Tuesday, July 9, 2013

Working With Doctors

I work with a naturo-path, and a slew of natural-med doctors. But I also work with traditional doctors.

Regardless of what kind of doctor I'm working with, I have found that I need to feel empowered in the patient-doctor relationship. Their medical degree is important and valued, but it is also intimidating. I have experienced and lived the IC life, and I have researched and discussed MY IC with many people. My experience should also be seen as important and valued. With that in mind, here's some tips I can offer:

1) For a while there, my doctors and I thought I may have endometriosis, so had an exploratory laparoscopic surgery to see if I did have it. The plan was to clean out old scar tissue that probably developed when I underwent an emergency appendectomy for a burst appendix (later we completely ruled out endometriosis, and we decided that this was not a problem as far as my IC went. But I digress.) Selecting my surgeon (or any doctor for that matter) is a crucial part of my IC healing:
a) First, have patience. I called around, I researched doctors, I cross-checked my 'favorites' with my insurance company to see if they were covered, then once I found 1-2 that fit the 'bill' (ha ha. no pun intended), I began contacting people online who were treated by my surgeon. I tried filtering through the 'bad' reviews to see if they held merit. I even 'met' a lady online from some forum I had to sign up for. She had mentioned his name briefly in a surgery she had, so picked her brain about her experience with him. It was really helpful
b) Then I made my appointments. I saw my potential surgeon 3 times to 'interview' him about my concerns, critera, and questions I'd developed.
c) What do I say to him (and all my doctors) when I first meet them? I tell doctors my IC issues and experiences (read all my previous posts for details on what I mean). I'm respectful but upfront about my 'conditions' for being treated. I tell them that I don't want to just be prescribed meds. I'm open to trying some, but I don't necessarily want to just 'take meds' as a way of 'guessing' to see 'if it will help' (sound familiar anyone?). I want LABS DONE! I want to find out if I have Candida! Hypoluxaria! Leaky Gut! Anything else!? I want to look into something before I blindly take drugs. 
d) When we meet for a follow-up, I bring my pink IC note-journal, and I look through it to go over discussion topics. I like to hear the dr's take on research I've found, anecdotes (stories from other IC patients), and ideas I may have on treatment.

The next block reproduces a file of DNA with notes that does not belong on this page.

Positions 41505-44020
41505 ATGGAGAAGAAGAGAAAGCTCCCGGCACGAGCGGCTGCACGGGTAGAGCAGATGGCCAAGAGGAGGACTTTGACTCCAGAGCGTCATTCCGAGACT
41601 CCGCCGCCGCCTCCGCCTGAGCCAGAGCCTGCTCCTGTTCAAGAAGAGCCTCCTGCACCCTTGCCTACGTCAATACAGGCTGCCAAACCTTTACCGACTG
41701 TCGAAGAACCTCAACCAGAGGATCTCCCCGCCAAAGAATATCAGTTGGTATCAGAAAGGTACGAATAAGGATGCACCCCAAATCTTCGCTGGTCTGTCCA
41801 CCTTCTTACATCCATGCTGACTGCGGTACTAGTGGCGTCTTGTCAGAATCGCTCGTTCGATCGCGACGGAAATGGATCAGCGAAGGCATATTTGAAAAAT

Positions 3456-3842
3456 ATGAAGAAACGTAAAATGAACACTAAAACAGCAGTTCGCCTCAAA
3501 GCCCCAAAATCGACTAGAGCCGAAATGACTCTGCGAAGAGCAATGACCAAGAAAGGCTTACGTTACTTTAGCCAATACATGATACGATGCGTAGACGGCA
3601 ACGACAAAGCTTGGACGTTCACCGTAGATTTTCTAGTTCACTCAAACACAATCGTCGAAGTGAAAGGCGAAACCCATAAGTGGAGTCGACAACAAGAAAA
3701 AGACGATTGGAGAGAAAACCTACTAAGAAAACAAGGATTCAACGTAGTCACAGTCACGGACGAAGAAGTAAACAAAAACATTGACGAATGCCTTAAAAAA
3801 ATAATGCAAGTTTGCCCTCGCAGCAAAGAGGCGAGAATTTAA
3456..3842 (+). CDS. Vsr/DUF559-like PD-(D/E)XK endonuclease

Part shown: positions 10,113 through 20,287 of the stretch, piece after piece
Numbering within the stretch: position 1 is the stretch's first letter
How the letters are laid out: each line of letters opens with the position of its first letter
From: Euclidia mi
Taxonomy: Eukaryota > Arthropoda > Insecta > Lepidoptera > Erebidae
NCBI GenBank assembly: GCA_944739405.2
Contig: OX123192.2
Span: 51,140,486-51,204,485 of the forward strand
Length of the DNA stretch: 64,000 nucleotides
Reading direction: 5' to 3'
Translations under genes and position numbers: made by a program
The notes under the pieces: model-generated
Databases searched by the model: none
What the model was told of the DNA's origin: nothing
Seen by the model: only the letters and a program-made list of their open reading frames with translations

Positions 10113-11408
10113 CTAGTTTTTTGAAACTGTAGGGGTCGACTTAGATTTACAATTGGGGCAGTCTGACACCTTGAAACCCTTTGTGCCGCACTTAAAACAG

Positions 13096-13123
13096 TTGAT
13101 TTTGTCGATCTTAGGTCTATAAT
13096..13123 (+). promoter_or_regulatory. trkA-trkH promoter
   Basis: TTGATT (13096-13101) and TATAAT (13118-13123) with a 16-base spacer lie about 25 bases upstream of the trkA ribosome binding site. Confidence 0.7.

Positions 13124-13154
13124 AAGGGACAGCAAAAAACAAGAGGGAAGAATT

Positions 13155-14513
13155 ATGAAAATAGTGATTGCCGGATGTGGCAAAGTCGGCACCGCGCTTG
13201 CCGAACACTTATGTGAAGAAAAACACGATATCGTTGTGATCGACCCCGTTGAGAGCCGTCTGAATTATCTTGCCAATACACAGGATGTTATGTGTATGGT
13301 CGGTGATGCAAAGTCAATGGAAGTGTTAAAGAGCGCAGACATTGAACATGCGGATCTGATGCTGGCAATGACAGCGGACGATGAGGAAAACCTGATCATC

e) I ask if the doctor is willing to read a couple of articles that I think are pertinent to my IC, and then I hand him copies and tell him that I want to have a discussion about these articles at my next appointment. In particular, I bring them a copy of Dr. Fasano's research article (it's mumbo-jumbo to me because I don't speak the language of Medical, but they appreciate it). They usually don't know about this article. I want to have discussions on how we think this may affect my IC.

I had lovely doctors tell me that I know more about my IC than he did. I appreciate their candidness. They're probably right. I DO know more about MY IC than they do . These doctors wanted me to get better, and one in particular suggested that I see a local naturopath treatment center who has had amazing results in treating a myriad of things. Right now, I just don't have the money for this center. This was my response to my doctor in a followup visit. I told him:
"I called the naturopath center, and I can't afford their treatment right now. In the meantime, I have insurance, and I have YOU. Can we still work together on trying to figure out my IC?" He was willing to proceed with our discussions and brainstorming (and lab work). This has been an amazing support in my research about my body and my IC.

A good doctor can help YOU peel back the layers of your IC 'onion'.

Journal Entry...a Surgery Story:

March 2013

I had surgery yesterday to identify potential endometriosis. All went well...NO endometriosis (which is odd because my doctors said that 70% of IC women have endometriosis). Instead they found an abdominal hernia that was created after i had an appendectomy (I guess this happens often...a hernia develops after a surgery due to scar tissue. I just wanted to tell you all my beginning -to-end experience.
5 years ago: If you had caught me discussing a possible health problem, I'd probably be talking about the doctor as if HE was the know-all-be-all. Not any more.

I first researched my doctor like crazy: I really wanted to go to California or New York to get my 'endometriosis' cleaned out by Dr. Cook or Dr. Seckin, who are all internationally renown for endo surgery. But my insurance didn't cover either. That's when I found my doctor, Dr. MacKoul. I don't necessarily endorse him over any other gyno-oncologist, but for me and my situation, Dr. MacKoul was perfect. To find him, I looked up which doctor was a chief surgeon in gyno-oncology. Gyno Oncologists treat women with cancer issues, and they have a better understanding overall about all the organs in the women's pelvic area (colon, bladder, spleen, kidney, etc). A regular gyno or OB/GYN typically does not. A Gyno urologist may or may not...you'd need to figure how good yours is. So I picked my doctor based on the number of awards he has in the area, the fact that he's a chief surgeon, and that he is aware of cutting-edge research and laparoscopic training/tools. Obviously I read reviews bout him, but I read those with a critical eye. If people didn't like his 'bedside manner' I didn't really care about that. That wasn't---to me---as important as good lovely dexterous hands in the operating room.